By RTCC staff
Lead US negotiator Todd Stern has said certain developing states should contribute to a new financing mechanism to help tackle climate change.
Worth $100 Billion a year, the fund was proposed in Cancun ‘to address the needs of developing country Parties with regard to climate change adaptation and mitigation’.
Quoted in a Reuters report, Stern said he expected emerging economies such as China and Brazil to start contributing in the ‘short term’.
The establishment of the Green Climate Fund is rapidly becoming a key target for the forthcoming talks in Durban.
In the absence of substantive progress over a second commitment period to the Kyoto Protocol, a clear mechanism to enable funds to reach countries severely affected by climate change will be seen as a sign the talks have been a success.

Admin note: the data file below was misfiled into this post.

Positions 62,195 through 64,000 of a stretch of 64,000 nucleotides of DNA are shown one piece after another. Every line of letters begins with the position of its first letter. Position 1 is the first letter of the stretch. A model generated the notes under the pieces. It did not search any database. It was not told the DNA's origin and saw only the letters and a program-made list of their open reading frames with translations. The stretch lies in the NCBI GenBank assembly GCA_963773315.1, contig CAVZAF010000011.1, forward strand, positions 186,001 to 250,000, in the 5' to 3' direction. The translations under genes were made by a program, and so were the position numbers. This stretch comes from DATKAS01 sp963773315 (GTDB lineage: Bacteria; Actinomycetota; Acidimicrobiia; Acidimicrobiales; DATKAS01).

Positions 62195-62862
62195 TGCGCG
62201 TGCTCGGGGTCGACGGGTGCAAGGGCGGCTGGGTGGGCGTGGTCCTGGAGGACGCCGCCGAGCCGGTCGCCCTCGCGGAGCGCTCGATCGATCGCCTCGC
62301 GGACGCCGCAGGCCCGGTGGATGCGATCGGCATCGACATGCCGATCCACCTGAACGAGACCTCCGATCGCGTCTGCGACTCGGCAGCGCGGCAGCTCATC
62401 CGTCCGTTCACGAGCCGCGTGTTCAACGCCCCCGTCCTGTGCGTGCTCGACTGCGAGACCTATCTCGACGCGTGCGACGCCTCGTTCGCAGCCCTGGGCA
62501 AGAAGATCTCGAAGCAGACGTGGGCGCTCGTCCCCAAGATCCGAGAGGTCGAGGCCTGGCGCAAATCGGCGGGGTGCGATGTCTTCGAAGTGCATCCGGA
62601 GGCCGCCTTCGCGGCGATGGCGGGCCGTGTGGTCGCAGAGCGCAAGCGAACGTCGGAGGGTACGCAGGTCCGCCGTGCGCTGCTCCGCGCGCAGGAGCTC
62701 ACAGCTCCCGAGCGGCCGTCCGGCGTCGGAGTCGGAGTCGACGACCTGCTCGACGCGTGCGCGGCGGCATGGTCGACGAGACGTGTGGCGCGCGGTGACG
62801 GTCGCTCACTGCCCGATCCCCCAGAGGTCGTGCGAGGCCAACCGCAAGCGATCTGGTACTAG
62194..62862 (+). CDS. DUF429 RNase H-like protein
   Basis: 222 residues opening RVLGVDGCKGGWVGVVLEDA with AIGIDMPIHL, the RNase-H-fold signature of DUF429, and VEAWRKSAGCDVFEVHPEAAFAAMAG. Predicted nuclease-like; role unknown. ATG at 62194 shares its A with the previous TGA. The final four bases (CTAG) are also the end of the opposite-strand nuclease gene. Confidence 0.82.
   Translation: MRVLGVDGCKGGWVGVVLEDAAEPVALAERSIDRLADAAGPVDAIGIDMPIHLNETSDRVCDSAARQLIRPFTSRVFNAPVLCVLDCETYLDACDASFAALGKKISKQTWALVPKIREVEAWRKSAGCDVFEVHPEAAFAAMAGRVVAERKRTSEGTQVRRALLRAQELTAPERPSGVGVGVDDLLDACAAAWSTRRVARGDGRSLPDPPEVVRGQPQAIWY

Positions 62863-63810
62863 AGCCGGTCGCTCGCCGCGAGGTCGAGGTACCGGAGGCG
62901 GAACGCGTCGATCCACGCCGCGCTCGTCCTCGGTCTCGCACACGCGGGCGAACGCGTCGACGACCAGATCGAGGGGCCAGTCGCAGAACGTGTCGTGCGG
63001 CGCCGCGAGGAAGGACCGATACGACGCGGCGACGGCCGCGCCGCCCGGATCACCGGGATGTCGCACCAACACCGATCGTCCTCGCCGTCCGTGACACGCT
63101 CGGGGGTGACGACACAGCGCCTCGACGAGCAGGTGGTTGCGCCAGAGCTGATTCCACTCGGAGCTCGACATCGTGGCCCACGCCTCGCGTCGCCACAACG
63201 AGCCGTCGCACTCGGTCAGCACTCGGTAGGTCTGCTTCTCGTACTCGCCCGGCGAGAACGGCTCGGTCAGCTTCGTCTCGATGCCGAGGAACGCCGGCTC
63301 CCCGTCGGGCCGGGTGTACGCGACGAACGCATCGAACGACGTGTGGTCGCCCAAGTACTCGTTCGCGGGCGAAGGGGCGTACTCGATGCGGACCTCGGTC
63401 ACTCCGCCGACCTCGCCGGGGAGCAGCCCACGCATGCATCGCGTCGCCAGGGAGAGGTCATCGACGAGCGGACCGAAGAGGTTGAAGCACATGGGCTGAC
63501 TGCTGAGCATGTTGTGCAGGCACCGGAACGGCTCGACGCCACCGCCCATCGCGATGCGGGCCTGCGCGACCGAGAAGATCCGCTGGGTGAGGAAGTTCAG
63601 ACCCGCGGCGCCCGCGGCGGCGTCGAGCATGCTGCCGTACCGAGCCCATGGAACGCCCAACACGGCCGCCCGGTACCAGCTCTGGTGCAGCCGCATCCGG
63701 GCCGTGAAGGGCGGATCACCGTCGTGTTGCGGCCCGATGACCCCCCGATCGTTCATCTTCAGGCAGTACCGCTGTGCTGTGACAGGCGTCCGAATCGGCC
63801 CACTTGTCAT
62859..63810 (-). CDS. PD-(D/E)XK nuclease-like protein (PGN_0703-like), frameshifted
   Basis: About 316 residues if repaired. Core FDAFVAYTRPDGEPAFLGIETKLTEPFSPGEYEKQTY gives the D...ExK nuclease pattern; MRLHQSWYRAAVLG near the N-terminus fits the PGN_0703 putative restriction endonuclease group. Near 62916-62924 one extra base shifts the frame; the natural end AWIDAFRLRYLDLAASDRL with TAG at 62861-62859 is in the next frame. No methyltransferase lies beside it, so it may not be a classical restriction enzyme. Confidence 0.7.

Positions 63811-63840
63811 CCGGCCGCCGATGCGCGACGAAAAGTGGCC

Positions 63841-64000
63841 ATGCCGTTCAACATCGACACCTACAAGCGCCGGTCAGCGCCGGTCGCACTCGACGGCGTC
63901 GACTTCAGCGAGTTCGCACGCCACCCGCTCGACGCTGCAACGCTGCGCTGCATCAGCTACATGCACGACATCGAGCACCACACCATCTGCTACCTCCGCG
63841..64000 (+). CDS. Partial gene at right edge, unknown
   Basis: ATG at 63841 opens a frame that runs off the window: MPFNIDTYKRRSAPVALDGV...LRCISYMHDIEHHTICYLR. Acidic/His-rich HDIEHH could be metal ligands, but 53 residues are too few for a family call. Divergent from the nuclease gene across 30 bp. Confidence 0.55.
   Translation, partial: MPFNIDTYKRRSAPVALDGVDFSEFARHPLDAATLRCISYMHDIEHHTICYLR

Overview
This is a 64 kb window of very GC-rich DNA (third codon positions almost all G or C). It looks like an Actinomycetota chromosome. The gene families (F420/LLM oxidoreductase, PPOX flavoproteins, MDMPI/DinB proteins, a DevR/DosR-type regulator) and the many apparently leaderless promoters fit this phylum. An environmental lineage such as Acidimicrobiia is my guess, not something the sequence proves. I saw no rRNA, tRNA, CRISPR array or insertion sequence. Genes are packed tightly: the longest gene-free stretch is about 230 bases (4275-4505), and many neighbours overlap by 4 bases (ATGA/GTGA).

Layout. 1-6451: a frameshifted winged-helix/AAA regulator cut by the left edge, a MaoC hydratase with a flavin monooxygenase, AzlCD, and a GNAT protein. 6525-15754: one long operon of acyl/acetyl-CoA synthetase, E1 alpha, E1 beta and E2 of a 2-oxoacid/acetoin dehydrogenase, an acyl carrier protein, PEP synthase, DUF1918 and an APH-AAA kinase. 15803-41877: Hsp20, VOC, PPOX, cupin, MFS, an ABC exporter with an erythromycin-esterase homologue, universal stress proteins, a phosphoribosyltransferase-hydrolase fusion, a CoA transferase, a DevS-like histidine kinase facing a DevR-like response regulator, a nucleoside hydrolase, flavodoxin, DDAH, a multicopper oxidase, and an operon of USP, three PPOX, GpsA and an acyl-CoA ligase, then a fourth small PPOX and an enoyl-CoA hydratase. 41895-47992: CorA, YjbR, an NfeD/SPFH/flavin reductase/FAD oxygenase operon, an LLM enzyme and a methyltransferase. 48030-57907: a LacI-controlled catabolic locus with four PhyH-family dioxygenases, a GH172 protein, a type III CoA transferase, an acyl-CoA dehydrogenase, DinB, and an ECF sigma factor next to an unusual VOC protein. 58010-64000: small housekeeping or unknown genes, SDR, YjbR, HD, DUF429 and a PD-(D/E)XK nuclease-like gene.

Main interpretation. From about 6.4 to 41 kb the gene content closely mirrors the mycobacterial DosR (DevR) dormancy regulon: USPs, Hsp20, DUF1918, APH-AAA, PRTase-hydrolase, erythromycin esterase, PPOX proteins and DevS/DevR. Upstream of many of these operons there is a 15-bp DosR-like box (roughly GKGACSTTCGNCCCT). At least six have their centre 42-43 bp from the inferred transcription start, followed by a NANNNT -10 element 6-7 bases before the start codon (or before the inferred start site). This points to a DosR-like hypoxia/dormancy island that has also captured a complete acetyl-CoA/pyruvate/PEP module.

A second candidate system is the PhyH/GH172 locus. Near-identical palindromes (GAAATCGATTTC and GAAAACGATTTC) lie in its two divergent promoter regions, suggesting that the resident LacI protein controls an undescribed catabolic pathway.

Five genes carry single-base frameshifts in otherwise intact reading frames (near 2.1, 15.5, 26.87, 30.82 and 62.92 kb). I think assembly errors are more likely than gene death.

Last week UN Secretary General Ban Ki Moon added his voice to the debate, calling for governments to find ways at COP17: “to mobilise resources up to the $100bn per annum as pledged.
“The fund needs to be launched in Durban. An empty shell is not sufficient. Even in this difficult time we cannot afford the delay.”
His words were echoed by UNFCCC Executive Secretary Christiana Figueres, who called on attending delegates to agree on a comprehensive financial package for states at risk from climate change.
“The ability of the world to become more climate-resilient will largely depend on the speed with which emissions can be decreased, and the extent to which the poor and vulnerable populations in developing countries are provided with necessary finance and technology to adapt to the inevitable,” she said.